Read about writing and read the work of others. Pick-up a grammar book and learn more about the mechanics of writing. Although you may have abhorred grammar in school, reading a little about it now will pay big dividends as you write for your career. Reading the work of other writers will give you great ideas about how to write creatively. You can pick up almost any written piece to see samples of writing about just about anything: Bukisa, E-how, and other internet articles, magazines, and books.
Think about what you want to write. Writing requires thinking; the more logically you think, the easier it is to write. For example, if you want to write an article about love, sex, or career, you have to think about the main point you want to make first; once you’ve presented the main point, provide sufficient and relevant evidence to support your point in the body of your writing. Great examples will add substance to your writing. After providing the main point and support/body, it will be easy to write the conclusion to your main point or idea. As you write your conclusion, don’t bring up new ideas that have not been supported in the body. Instead, repeat the main idea and the conclusion that logically follow from your evidence.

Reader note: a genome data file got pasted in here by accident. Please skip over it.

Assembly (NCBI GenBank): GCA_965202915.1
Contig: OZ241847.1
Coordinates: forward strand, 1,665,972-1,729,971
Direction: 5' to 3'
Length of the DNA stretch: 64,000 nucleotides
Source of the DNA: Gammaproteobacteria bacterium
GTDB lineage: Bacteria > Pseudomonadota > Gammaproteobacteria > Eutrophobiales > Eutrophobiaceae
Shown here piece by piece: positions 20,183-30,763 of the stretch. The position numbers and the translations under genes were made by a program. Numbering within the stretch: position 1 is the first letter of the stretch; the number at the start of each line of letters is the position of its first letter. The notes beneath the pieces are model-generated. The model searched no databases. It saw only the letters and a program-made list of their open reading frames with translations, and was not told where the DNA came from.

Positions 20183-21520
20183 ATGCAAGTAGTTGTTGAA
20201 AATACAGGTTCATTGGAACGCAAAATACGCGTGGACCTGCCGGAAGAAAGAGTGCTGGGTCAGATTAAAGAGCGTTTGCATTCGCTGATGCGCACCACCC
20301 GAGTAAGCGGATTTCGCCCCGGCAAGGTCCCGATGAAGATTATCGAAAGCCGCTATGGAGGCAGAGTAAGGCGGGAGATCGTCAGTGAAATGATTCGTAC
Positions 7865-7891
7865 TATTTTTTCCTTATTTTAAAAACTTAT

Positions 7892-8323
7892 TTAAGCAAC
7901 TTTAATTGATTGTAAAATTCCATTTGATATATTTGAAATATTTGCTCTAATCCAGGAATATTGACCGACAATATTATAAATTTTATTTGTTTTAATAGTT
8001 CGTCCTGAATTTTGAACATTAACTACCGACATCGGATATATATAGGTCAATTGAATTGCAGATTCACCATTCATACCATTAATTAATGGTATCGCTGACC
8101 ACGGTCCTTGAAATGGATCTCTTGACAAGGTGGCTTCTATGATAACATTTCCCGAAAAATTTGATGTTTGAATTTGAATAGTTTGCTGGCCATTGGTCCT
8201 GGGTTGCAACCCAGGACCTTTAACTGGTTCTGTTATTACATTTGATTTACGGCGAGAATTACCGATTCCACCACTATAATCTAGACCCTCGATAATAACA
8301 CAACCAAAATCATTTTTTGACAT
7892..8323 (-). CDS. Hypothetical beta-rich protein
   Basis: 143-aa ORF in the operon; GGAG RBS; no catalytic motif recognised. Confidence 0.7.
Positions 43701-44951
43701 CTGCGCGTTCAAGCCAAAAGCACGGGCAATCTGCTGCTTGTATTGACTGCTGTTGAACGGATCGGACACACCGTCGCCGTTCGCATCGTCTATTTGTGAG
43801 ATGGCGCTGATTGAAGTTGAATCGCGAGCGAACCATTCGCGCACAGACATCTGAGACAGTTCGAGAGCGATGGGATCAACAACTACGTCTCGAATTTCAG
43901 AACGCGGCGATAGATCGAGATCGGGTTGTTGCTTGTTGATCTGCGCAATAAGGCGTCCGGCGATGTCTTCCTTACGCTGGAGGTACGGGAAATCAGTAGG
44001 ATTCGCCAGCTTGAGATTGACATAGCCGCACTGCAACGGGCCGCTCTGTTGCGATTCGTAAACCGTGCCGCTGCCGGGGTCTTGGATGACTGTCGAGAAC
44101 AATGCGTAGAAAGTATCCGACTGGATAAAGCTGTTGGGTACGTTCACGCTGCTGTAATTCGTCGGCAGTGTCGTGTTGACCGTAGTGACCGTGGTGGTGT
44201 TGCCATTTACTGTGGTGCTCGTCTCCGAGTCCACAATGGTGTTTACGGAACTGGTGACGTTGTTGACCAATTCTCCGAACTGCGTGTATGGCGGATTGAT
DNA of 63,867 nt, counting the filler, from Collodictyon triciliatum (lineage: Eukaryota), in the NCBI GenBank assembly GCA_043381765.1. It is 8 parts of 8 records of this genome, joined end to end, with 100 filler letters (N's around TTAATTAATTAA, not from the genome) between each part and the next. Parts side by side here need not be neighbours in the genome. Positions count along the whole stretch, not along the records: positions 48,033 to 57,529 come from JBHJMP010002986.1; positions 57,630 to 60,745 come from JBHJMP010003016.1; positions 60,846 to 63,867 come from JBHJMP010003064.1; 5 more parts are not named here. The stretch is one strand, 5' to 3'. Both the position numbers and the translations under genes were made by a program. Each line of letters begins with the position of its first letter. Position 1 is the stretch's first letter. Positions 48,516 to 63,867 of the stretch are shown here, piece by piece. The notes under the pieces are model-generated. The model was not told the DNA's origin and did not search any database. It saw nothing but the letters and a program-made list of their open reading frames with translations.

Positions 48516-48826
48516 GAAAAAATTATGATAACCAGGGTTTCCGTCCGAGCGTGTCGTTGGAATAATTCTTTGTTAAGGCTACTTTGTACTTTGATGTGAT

Practice writing. Write often! Don’t wait for an official opportunity to write. Write things for yourself to include things such as your short and long term plans, your biography, your resume’, and proposed awards for yourself. At work, take on writing projects without being asked: Write proposals, point papers, process documents, etc.